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What's on in the Midlands

Published: 12 May 2019

Children should be in for a treat when Ben and Holly’s Little Kingdom flies into Mansfield Palace Theatre on Monday and Tuesday.

Paula Hawkins’s thriller The Girl on the Train, adapted by Rachel Wagstaff and Duncan Abel and featuring Samantha Womack as Rachel Watson, pulls into the Belgrade Theatre, Coventry from Monday until Saturday.

The world première of Matthew Bourne’s Romeo and Juliet, a New Adventures production, opens at Curve, Leicester from Monday until Saturday.

Stephen Tompkinson plays Frank and Jessica Johnson is Rita in Willy Russell’s Educating Rita at the Theatre Royal, Nottingham from Monday until Saturday while Opera North performs a new concert staging of Verdi’s Aida at the Royal Concert Hall, Nottingham on Wednesday.

Nottinghamshire-based rural touring company New Perspectives takes Jack McNamara’s adaptation of Aki Kaurismaki’s The Man Without a Past, the story of a man with no memory who is taken in by a homeless community living in shipping containers in Helsinki, to the Spiegeltent in the Old Market Square, Nottingham on Monday and Glebe Field Centre, Crich, Derbyshire on Sunday.

Ballet Black dances into Derby Theatre with a triple bill featuring Ingoma (Song), created by company dancer and choreographer Mthuthuzelli November, Martin Lawrence’s Pendulum and a light-hearted work by Scottish Ballet’s choreographer-in-residence Sophie Laplane, on Tuesday.

Choreographer and performer Seeta Patel re-imagines Stravinsky’s The Rite of Spring in the classical Indian dance style Bharatanatyam in the Patrick Studio at Birmingham Hippodrome on Tuesday.

Sam Bailey plays Dorothy Brock in 42nd Street at the Albany Theatre, Coventry from Tuesday until Friday.

Blackeyed Theatre’s new adaptation of Sherlock Holmes: The Sign of Four visits Malvern Theatres from Tuesday until Saturday.

Tilted Wig Productions’ new version of Oscar Wilde's The Picture of Dorian Gray tours to Crewe Lyceum from Tuesday until Saturday.

Celebrating “the best performances made by women and non-binary creatives”, The Party Somewhere Else Festival takes over Nottingham Playhouse and “fills every nook” with theatre, dance and workshops from Tuesday until Saturday.

Former artistic director of Nottingham Playhouse Giles Croft directs students from Nottingham New Theatre in Dennis Kelly’s DNA in the Djanogly Theatre at Lakeside Arts, Nottingham from Tuesday until Saturday.

Birmingham Royal Ballet presents a family-friendly programme at Northampton’s Derngate, a fresh take on Prokofiev’s Peter and the Wolf and a new choreographic collaboration by company members Laura Day, Kit Holder and Lachlan Monaghan, Seasons in Our World, on Tuesday and Wednesday while in the Royal Shakespeare’s Richard III, a Headlong, Bristol Old Vic and Alexandra Palace with Royal and Derngate and Oxford Playhouse production, runs from Tuesday until Saturday 25 May.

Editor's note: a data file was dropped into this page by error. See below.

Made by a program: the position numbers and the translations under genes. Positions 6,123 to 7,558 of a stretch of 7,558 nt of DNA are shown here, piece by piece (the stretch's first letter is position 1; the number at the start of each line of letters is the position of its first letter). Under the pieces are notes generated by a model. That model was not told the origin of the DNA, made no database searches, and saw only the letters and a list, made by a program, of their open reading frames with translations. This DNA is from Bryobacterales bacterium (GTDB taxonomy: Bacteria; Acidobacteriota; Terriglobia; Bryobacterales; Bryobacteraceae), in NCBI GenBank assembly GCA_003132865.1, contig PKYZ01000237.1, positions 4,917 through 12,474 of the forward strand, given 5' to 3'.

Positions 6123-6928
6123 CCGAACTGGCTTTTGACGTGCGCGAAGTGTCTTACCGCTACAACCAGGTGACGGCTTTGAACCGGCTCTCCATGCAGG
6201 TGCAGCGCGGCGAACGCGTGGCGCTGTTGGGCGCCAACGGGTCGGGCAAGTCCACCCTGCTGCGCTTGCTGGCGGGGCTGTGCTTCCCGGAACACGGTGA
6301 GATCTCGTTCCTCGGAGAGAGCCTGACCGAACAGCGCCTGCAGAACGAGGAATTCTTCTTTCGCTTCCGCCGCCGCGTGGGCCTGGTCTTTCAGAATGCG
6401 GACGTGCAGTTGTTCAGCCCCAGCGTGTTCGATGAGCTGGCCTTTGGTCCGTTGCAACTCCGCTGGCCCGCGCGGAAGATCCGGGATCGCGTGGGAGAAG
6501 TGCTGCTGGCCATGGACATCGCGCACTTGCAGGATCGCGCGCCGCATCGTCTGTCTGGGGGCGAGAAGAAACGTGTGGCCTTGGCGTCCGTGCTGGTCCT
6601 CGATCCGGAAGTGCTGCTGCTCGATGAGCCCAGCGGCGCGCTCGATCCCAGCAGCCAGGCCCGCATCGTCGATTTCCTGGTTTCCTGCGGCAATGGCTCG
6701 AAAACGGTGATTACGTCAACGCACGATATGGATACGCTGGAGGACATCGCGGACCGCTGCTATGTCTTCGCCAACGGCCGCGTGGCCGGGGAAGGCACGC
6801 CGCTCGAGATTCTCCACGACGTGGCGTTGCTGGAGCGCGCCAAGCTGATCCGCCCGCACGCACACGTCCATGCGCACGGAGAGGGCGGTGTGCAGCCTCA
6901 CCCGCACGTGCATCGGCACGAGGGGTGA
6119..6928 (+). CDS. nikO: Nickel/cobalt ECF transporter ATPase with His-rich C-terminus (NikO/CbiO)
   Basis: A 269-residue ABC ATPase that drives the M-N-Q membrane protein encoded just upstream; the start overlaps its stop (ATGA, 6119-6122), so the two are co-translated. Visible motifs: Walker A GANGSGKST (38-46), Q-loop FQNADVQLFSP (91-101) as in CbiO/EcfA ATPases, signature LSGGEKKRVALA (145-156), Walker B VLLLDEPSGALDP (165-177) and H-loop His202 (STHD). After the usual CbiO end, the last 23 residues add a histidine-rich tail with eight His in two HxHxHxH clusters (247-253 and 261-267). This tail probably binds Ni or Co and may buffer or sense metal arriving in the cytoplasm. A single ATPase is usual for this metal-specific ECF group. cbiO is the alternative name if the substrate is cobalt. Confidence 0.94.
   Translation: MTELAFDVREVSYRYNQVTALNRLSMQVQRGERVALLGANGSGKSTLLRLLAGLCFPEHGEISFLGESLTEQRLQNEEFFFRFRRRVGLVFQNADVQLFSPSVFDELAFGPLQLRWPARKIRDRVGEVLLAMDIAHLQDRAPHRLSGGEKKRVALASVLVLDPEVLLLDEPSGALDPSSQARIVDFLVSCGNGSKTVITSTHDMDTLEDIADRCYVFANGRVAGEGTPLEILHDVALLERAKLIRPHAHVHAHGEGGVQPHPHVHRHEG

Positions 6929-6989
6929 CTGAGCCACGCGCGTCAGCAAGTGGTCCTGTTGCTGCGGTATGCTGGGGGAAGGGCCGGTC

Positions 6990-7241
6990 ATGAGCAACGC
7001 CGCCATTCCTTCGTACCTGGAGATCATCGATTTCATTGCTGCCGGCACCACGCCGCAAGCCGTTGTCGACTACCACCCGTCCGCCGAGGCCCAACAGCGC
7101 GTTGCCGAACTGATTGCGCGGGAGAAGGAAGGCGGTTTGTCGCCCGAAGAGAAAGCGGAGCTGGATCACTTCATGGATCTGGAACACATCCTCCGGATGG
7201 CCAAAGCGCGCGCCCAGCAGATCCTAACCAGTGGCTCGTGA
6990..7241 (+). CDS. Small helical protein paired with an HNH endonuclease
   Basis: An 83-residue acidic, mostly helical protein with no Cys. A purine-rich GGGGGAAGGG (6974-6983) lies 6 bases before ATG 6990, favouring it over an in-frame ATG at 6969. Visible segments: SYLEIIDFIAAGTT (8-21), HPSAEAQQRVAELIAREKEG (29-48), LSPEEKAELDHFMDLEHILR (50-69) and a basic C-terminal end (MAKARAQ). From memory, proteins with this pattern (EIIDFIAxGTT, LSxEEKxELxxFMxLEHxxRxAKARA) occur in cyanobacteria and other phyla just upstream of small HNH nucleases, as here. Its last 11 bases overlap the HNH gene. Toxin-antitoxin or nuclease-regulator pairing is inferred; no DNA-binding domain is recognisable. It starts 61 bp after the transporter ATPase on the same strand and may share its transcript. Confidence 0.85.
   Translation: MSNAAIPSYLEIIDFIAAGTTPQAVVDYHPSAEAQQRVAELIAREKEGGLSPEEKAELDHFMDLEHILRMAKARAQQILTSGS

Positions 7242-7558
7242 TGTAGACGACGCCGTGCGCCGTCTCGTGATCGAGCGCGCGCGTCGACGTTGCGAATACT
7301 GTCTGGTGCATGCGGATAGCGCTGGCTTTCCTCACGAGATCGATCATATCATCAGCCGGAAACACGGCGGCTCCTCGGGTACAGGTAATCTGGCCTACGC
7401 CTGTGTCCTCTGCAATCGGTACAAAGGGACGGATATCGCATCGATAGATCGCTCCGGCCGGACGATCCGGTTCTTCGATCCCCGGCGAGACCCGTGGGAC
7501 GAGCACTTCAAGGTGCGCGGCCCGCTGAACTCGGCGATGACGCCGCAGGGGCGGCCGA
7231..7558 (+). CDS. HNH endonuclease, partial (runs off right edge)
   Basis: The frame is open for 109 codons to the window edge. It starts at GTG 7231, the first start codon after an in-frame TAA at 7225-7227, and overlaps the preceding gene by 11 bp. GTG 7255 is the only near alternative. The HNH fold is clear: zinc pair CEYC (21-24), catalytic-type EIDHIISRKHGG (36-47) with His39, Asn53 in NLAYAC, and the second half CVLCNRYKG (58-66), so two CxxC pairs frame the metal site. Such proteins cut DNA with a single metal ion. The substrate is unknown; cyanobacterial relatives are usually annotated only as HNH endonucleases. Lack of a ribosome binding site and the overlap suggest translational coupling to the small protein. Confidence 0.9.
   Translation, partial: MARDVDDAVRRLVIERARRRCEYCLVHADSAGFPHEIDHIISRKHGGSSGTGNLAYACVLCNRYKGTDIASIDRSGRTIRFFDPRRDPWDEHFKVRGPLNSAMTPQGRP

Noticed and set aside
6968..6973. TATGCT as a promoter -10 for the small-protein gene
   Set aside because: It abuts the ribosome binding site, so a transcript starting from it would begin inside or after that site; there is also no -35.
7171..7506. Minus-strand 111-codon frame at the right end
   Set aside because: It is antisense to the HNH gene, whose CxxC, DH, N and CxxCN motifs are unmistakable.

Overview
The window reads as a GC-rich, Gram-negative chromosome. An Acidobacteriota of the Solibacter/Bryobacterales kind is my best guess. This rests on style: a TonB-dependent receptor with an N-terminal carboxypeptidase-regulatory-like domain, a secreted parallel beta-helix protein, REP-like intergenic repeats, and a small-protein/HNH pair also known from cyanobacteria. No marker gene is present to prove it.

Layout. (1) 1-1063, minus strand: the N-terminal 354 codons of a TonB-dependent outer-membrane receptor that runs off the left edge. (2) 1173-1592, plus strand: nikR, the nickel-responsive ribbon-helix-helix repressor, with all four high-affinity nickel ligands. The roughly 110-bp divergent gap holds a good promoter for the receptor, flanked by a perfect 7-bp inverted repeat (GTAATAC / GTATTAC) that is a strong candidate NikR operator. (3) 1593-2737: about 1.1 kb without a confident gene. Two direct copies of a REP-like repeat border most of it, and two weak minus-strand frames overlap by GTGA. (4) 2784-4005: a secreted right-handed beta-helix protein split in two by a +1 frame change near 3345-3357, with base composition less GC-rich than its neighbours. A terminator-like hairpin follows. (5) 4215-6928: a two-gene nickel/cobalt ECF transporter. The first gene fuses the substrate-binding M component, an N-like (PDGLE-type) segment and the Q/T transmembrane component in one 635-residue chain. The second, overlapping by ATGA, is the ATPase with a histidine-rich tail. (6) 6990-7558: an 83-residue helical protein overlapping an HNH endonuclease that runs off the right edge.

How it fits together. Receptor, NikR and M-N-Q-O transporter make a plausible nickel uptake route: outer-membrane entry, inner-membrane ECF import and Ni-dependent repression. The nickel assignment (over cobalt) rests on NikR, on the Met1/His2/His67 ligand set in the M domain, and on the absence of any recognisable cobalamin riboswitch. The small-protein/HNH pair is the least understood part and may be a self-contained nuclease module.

Smoking Apples stages Flux, a puppet theatre show about a female physicist forced to balance the personal and the professional while fighting to make her voice heard in a male-dominated world, at Key Theatre, Peterborough on Wednesday.

The 60-year-old unsolved murder of a Quinton shopkeeper, Fred Jeffs: The Sweetshop Murder by Graeme Rose is re-examined in The Door at Birmingham REP from Wednesday until Saturday while on the main stage Ursula Rani Sarma's adaptation of Khaled Hosseini’s novel A Thousand Splendid Suns, the story of three generations of women discovering strength in unity, continues until Saturday..

Wallace prepares to perform his musical masterpiece My Concerto in Ee Lad with help from his faithful canine companion in Carrot Productions’ Wallace and Gromit’s Musical Marvels which promises a grand day out at Buxton Opera House on Thursday.

Strictly Come Dancing’s Ian Waite and Vincent Simone take their new show The Ballroom Boys to the Pomegranate Theatre, Chesterfield on Thursday and Lichfield Garrick on Saturday.

An exploration of how we as a society can have better conversations about death and dying, Antonia Beck and Lucy Nicholls’s The Death Show is at Theatre Severn, Shrewsbury on Friday.

Shelagh Stephenson’s comedy-drama The Memory of Water continues at Nottingham Playhouse until Saturday.

Newcastle-under-Lyme’s New Vic Theatre opens its summer season by co-producing with the Stephen Joseph Theatre, Scarborough Charlotte Jones’s quirky comedy Martha, Josie and the Chinese Elvis which continues until Saturday.

At the Royal Shakespeare Company in Stratford, a gender-swapped version of The Taming of the Shrew set in a 1590s matriarchal England in which women hold all the power and Kimberley Sykes’s “fierce, exhilarating version” of Shakespeare’s romantic comedy As You Like It both continue in the Royal Shakespeare Theatre until Saturday 31 August, while in the Swan Theatre Alexandra Gilbreath plays Lady Brute in John Vanbrugh’s comedy The Provoked Wife which runs until Thursday 7 September.

Steve Orme